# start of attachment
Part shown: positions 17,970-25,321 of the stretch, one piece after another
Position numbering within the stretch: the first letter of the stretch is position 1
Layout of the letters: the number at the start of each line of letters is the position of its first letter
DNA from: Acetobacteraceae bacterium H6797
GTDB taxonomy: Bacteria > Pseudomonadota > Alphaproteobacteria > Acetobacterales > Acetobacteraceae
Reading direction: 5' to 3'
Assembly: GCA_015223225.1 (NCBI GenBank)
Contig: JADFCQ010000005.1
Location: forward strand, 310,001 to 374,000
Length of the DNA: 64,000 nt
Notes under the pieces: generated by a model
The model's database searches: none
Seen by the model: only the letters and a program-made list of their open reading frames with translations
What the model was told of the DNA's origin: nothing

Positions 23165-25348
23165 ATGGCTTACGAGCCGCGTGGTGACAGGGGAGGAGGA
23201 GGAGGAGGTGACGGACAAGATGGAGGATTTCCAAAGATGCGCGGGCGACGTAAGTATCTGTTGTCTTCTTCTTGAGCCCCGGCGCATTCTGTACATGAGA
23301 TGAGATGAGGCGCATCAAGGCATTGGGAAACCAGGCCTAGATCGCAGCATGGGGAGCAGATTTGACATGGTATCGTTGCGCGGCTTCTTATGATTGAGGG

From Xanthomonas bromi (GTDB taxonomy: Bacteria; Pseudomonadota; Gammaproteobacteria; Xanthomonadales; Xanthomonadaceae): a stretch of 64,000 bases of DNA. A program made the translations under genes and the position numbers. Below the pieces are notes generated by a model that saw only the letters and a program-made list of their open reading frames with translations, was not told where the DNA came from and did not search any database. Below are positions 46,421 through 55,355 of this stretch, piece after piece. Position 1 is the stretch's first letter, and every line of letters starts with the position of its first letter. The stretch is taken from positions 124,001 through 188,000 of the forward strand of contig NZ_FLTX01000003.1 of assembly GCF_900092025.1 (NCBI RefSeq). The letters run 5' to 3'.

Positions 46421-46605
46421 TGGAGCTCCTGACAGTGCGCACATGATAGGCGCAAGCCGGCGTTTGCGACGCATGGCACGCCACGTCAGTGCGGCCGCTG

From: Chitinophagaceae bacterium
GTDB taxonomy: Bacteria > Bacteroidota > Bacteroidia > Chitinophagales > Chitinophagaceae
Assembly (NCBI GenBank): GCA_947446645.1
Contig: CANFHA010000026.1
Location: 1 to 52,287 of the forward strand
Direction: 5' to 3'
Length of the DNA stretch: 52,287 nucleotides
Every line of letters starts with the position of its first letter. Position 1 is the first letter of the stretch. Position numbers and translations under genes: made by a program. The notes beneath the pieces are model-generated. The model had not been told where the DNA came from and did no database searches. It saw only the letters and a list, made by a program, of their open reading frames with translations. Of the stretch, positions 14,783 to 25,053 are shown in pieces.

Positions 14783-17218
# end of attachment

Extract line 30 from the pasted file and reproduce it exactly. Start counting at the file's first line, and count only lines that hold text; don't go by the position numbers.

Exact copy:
Positions 14783-17218